The backlash over French President Emmanuel Macron’s critique of Islam has intensified after Turkey’s President Recep Tayyip Erdogan questioned his counterpart’s mental health, while Muslims in several countries are demanding a boycott of France.
Marking his second sharp criticism against Macron in two days, Erdogan said on Sunday that the French president had “lost his mind”, prompting France’s foreign minister to recall the country’s ambassador in Ankara.
Macron says Islam ‘in crisis’, prompting backlash from Muslims
After teacher’s killing, French Muslims fear rising Islamophobia
‘Boycott French products’ launched over Macron’s Islam comments
The French debate on Islam was deepened after the beheading of a teacher who had shown caricatures of the Prophet Muhammad – previously published by a satirical magazine – in a class on freedom of expression. Muslims believe that any depiction of the Prophet is blasphemous.
On Friday, the cartoons were projected onto government buildings in France. Earlier this month, Macron described Islam as a religion “in crisis” worldwide and vowed to present a bill in December to strengthen a law that officially separated church and state in France.
Since Friday, social media has been awash with criticism of Macron in countries from west to east, including the UK, Kuwait, Qatar, Palestine, Egypt, Algeria, Jordan, Saudi Arabia and Turkey.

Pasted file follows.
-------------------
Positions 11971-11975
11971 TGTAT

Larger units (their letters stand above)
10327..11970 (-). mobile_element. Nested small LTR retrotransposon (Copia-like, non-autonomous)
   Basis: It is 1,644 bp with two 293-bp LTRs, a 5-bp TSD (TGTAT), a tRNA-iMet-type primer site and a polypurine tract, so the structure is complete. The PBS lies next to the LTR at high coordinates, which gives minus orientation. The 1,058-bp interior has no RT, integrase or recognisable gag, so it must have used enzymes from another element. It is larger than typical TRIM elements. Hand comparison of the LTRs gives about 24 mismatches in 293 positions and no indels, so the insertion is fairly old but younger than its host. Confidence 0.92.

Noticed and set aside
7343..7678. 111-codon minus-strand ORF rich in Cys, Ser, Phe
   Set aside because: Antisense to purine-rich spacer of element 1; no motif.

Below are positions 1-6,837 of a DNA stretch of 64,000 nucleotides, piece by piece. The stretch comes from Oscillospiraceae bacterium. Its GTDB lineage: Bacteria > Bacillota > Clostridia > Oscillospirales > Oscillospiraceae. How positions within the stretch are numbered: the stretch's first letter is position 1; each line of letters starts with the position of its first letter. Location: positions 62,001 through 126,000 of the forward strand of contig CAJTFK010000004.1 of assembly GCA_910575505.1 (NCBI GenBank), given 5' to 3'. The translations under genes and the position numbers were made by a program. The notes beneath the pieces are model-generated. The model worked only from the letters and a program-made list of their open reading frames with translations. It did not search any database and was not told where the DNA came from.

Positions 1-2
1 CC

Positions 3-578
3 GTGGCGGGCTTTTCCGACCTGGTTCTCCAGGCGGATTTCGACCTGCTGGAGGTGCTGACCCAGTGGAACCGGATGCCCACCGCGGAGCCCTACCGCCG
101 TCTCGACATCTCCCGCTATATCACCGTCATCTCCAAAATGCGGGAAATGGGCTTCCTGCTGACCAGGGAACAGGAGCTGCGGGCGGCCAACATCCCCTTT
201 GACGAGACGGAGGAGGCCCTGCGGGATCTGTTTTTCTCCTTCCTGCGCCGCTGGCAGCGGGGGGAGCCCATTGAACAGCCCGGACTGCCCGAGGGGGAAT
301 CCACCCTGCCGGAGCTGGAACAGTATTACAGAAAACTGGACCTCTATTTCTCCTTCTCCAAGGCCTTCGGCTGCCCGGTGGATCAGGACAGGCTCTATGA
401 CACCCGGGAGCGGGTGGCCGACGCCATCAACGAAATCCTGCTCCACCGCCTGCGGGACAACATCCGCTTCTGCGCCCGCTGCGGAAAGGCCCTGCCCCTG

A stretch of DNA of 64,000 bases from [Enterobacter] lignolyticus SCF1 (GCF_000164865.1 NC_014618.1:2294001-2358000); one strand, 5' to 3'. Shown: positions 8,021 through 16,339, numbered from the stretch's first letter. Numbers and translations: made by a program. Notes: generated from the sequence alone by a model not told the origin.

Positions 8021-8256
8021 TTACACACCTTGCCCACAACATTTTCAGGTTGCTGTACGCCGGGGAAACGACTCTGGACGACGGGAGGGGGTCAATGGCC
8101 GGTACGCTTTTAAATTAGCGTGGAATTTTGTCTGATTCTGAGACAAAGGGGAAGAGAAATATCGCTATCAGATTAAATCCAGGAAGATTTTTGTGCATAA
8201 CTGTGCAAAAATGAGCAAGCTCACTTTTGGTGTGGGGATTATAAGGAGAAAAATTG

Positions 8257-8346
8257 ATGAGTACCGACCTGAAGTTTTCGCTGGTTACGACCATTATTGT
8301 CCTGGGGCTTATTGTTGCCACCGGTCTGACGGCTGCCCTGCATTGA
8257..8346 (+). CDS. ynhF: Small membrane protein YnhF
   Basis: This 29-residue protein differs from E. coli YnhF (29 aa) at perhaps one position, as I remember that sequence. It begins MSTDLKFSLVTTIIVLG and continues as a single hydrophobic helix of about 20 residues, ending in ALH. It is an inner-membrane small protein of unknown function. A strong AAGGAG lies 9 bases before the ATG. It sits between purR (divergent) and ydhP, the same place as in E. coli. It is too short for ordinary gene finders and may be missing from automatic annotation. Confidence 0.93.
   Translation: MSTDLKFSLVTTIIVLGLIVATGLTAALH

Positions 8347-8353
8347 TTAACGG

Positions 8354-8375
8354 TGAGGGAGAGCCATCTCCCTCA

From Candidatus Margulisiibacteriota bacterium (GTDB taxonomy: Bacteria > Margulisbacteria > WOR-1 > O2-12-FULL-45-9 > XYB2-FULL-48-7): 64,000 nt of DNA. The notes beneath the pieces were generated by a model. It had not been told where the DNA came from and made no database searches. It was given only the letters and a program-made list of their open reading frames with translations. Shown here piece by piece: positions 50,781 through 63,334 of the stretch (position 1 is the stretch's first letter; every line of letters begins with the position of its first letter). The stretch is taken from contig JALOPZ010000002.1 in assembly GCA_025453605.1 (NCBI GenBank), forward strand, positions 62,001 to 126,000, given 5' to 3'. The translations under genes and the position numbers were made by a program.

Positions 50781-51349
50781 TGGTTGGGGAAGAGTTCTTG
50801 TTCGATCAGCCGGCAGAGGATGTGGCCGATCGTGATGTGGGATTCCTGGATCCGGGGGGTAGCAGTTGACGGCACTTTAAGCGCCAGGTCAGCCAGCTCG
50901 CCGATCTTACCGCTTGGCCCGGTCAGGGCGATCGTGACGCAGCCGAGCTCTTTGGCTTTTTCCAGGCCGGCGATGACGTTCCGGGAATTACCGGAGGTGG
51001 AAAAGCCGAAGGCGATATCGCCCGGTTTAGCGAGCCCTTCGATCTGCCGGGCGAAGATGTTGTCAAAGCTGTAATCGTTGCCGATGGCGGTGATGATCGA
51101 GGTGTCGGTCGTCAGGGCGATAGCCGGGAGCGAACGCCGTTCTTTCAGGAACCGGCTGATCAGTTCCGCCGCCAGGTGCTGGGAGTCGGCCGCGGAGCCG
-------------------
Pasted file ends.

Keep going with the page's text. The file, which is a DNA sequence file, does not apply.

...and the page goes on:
People are pouring out their feelings under the English hashtags #BoycottFrenchProducts and #Islam and #NeverTheProphet in Arabic.
The social media campaign has led to several Arab trade associations to announce their boycotts of French products.
The spat has drawn in world leaders as people in Muslim-majority countries organise street protests.
A poster decrying French President Emmanuel Macron, reading: ‘Clouds are not hurt by the barking of dogs,’ in Nablus in the Israeli-occupied West Bank [Mohamad Torokman/Reuters]
Iran’s Foreign Minister Javad Zarif wrote on Twitter: “Muslims are the primary victims of the ‘cult of hatred’ – empowered by colonial regimes & exported by their own clients. Insulting 1.9B Muslims- & their sanctities – for the abhorrent crimes of such extremists is an opportunistic abuse of freedom of speech. It only fuels extremism.” Pakistan‘s Foreign Ministry on Monday summoned the French ambassador in Islamabad to complain about Macron’s comments.“The seeds of hate that are being cultivated today will polarise the society and have serious consequences,” Foreign Minister Shah Mehmood Qureshi said in a statement. The move comes a day after Pakistan’s Prime Minister Imran Khan wrote a letter to Facebook chief Mark Zuckerberg seeking a ban on Islamophobic content, similar to the website’s measures against Holocaust deniers. Qureshi said Pakistan had urged the United Nations “to take notice and action against the hate-based narrative against Islam.” Demonstrators held protests Sunday in regions of war-torn Syria still outside government control during which they burned pictures of Macron, according to the Syrian Observatory for Human Rights war monitor.